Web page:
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Indoor & Office Chemical Hazards (IOHA 2018 OnDemand)

Recorded at IOHA 2018

Earn 1 Contact Hour

3D printing (additive manufacturing) is a manufacturing technique where a physical object is created layer by layer using computer models. Small scale 3D printers are being used in libraries, academies, and office-like environments. Also, many SMEs are developing their businesses utilizing 3D techniques. A common thing among these workplaces is limited knowledge and poor consideration of worker health and safety issues regarding 3D printing. In this case study, our goal was to assess the risks of 3D printing and create guidelines for safe working practices. According to the results, employees may be exposed to dust, nanoparticles, gaseous compounds, and various chemicals during printing, cleaning, and maintenance of the 3D printers. Based on our findings, guidance documents for workplaces and occupational health care were created.

The use of computer simulations is a powerful tool in Indoor Air Quality (IAQ) studies. Multi-zone modeling is one of the most popular computing methods for IAQ because it can provide information on indoor airflow, temperature, and contaminant concentration distributions. The study presented was conducted in a research house using CONTAM (an indoor modeling program) software developed by US National Institute of Standards and Technology (NIST). The model was developed and calibrated to predict the contaminant distribution in the research house with the intention of having a tool for future research at the University of Texas at Tyler. To validate the results, statistical tools such as correlation coefficient, normalized mean square error, and others were used to evaluate the accuracy of IAQ prediction. Results show the ability of the model to predict satisfactorily gas contaminant distributions in the experimental house.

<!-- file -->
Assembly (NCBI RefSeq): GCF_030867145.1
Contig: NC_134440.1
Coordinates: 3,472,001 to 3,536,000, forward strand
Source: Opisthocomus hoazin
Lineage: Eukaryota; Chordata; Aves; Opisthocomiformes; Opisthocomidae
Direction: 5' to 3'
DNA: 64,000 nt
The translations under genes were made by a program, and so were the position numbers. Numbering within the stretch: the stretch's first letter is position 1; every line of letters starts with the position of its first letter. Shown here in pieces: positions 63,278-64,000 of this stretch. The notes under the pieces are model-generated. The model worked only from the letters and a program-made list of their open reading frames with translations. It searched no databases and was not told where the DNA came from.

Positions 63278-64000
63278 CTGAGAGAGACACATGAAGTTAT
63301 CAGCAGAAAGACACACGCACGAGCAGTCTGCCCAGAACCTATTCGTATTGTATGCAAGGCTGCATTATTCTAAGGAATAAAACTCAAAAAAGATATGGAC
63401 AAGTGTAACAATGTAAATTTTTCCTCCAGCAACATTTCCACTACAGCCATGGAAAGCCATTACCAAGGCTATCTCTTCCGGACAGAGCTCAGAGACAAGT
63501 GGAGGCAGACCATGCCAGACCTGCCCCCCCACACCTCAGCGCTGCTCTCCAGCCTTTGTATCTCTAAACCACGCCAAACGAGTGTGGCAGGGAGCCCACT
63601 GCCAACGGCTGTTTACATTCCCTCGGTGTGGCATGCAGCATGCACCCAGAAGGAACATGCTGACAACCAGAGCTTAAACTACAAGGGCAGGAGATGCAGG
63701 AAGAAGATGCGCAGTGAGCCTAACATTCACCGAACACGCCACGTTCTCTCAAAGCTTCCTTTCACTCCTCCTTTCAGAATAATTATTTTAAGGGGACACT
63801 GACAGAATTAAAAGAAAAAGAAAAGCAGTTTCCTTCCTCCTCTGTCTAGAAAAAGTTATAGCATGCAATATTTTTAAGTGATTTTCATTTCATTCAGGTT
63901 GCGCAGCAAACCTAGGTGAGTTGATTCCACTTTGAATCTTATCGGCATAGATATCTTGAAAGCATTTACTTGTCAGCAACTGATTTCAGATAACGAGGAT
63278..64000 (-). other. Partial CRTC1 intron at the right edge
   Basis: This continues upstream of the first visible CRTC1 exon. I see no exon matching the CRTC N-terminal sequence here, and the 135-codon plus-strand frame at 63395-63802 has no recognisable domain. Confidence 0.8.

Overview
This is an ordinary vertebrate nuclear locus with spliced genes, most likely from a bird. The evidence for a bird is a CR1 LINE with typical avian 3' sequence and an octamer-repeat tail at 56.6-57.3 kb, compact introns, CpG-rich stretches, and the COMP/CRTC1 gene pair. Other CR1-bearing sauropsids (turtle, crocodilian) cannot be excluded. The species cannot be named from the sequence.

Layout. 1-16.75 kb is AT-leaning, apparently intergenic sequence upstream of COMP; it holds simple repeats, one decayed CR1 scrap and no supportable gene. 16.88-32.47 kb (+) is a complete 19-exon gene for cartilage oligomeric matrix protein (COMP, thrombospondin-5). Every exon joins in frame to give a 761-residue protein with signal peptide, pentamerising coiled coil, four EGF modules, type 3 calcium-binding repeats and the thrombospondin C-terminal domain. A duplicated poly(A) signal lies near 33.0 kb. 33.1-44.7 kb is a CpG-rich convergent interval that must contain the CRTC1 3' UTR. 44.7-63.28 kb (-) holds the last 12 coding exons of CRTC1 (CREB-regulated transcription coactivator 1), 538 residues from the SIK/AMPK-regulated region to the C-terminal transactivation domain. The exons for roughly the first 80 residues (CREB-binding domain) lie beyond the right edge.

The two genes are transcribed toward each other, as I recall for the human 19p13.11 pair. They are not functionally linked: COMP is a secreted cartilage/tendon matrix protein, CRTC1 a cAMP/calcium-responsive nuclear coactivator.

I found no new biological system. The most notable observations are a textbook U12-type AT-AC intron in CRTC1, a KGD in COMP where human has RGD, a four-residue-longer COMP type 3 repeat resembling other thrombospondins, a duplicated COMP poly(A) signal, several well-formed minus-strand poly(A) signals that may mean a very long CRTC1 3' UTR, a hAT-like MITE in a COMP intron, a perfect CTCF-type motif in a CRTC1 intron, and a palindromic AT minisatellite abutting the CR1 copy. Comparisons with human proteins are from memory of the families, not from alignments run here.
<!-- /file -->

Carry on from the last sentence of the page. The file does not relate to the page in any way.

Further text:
The Health Hazard Evaluation Program at NIOSH assessed exposures to lead and copper during a weapons qualifications course at an indoor firing range. The airborne lead and copper concentrations for instructors and officers participating in the course were evaluated and found to be below occupational exposure limits. Lead and copper was found on all surfaces tested. Instructors' skin and footwear had lead on them as they left work to go home. All instructors had detectable blood lead levels. The ventilation system was not operating within NIOSH recommended parameters. Range hygiene practices surrounding debris cleanup and hand washing could lead to increased exposure. The practical recommendations that resulted from this project can help reduce exposures to lead and copper for instructors and shooters at indoor firing ranges.

Stock #: IOHA_Sess5
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